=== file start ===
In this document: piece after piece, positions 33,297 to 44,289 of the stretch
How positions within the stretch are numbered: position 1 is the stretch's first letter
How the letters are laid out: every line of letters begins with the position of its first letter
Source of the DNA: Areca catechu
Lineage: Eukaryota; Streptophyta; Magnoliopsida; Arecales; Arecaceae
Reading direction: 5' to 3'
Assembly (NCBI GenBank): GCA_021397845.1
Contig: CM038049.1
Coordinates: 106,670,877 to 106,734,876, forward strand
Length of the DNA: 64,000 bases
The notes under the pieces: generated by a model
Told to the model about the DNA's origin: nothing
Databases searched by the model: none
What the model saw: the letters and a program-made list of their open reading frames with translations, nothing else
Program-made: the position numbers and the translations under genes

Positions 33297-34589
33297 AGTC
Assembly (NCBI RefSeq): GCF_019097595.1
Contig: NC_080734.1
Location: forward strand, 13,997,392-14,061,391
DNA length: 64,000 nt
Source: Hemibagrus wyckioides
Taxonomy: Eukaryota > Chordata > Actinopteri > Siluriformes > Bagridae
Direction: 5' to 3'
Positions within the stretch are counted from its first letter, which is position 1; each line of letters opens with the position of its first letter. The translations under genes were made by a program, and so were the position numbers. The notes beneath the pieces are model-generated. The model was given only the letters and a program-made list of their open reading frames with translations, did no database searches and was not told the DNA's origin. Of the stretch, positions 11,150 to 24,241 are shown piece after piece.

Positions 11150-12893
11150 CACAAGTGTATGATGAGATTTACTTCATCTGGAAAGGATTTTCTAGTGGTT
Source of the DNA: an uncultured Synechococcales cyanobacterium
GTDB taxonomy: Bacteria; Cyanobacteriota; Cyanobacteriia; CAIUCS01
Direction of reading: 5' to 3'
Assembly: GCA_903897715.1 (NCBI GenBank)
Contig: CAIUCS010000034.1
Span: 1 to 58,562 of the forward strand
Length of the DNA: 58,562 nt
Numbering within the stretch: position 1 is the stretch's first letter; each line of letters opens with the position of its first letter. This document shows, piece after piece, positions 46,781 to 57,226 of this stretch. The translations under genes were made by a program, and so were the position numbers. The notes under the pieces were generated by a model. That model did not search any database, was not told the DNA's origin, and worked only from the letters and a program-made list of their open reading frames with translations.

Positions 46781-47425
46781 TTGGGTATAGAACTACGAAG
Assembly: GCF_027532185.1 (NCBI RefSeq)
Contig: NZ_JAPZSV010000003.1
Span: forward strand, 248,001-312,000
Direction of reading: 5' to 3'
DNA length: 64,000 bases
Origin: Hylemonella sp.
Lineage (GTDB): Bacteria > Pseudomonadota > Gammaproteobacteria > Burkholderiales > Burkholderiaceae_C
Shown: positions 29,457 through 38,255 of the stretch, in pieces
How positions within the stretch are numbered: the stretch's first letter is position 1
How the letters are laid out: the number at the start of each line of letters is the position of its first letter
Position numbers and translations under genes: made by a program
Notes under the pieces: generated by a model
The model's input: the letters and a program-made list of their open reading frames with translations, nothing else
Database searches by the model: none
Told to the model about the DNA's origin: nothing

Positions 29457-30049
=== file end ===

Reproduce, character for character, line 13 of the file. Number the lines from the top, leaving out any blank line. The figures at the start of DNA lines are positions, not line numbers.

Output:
Databases searched by the model: none